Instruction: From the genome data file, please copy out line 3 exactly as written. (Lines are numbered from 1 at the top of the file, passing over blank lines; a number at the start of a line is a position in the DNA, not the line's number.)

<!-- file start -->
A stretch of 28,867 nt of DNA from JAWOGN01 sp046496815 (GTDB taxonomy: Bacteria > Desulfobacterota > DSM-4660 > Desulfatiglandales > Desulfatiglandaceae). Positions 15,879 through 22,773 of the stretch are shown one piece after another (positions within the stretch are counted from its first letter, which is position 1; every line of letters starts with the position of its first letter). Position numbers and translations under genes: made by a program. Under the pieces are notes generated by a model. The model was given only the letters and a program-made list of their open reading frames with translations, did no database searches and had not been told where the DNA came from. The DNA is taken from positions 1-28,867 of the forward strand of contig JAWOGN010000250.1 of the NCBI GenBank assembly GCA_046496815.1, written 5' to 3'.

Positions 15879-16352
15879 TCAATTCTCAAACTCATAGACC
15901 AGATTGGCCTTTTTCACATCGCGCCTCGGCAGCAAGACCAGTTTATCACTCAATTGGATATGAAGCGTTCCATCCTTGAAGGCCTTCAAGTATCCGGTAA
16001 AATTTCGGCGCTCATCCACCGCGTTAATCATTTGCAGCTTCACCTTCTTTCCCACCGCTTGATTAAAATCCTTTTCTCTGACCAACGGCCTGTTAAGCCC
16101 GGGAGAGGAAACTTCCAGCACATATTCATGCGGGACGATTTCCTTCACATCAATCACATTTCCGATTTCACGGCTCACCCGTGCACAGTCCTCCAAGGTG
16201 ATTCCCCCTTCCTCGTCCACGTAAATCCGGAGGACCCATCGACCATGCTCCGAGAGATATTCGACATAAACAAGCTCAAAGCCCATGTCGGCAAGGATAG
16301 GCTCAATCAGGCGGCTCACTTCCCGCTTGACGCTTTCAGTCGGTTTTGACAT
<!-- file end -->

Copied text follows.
15879 TCAATTCTCAAACTCATAGACC